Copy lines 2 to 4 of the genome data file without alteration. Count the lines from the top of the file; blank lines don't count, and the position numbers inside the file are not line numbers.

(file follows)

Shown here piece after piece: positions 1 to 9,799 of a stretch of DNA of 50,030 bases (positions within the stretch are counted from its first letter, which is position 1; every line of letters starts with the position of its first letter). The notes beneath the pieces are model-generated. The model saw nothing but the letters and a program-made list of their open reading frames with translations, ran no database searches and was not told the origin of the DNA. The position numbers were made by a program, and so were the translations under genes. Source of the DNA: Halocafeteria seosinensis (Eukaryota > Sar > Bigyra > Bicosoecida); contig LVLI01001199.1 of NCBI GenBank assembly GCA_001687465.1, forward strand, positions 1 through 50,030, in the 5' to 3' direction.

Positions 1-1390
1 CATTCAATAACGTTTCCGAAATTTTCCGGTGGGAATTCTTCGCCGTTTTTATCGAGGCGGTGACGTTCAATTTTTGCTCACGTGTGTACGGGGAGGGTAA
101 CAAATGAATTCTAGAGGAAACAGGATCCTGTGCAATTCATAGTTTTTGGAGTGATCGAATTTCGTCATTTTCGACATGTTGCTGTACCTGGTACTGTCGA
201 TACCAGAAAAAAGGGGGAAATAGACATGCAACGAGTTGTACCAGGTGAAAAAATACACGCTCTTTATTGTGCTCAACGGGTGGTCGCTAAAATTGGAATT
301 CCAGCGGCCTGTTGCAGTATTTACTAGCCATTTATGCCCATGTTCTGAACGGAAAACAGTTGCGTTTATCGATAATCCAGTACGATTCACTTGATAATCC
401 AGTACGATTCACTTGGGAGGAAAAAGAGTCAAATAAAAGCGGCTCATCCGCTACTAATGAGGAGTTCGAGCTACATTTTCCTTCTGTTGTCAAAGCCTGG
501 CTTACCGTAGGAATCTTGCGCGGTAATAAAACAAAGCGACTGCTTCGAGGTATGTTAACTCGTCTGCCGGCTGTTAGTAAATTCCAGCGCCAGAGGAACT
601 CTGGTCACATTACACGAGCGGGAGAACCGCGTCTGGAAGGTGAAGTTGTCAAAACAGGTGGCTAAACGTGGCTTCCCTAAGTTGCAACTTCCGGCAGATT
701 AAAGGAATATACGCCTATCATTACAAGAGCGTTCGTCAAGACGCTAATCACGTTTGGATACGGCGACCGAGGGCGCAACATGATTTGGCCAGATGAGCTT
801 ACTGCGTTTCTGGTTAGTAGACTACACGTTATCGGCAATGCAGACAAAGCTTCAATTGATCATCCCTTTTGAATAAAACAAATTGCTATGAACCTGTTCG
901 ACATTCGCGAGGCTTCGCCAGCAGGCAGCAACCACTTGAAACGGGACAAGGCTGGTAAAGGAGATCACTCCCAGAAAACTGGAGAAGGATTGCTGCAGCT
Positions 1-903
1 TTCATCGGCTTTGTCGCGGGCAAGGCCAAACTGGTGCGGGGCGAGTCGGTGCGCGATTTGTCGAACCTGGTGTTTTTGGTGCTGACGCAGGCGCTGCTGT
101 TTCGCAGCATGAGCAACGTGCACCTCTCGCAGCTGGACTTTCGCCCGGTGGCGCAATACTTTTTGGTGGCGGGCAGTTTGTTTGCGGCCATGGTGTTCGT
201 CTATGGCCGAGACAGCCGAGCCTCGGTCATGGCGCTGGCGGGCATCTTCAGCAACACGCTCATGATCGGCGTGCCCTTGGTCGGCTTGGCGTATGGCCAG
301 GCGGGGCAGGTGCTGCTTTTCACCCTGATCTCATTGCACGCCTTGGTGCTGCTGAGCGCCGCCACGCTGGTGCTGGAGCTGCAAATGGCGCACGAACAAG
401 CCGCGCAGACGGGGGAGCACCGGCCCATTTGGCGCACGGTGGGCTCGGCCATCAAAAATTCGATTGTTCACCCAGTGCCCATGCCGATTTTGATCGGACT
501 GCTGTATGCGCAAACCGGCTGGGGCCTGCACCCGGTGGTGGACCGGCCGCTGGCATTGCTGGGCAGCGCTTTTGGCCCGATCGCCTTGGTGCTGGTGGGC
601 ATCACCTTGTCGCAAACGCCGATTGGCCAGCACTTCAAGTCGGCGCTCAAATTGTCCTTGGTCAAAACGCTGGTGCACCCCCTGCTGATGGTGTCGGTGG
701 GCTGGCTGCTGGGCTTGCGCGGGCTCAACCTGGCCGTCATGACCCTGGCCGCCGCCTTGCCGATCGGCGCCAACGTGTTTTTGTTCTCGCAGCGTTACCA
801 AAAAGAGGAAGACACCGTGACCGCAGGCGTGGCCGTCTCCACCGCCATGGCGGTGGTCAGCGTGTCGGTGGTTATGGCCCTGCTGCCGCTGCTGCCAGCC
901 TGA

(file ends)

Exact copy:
Positions 1-1390
1 CATTCAATAACGTTTCCGAAATTTTCCGGTGGGAATTCTTCGCCGTTTTTATCGAGGCGGTGACGTTCAATTTTTGCTCACGTGTGTACGGGGAGGGTAA
101 CAAATGAATTCTAGAGGAAACAGGATCCTGTGCAATTCATAGTTTTTGGAGTGATCGAATTTCGTCATTTTCGACATGTTGCTGTACCTGGTACTGTCGA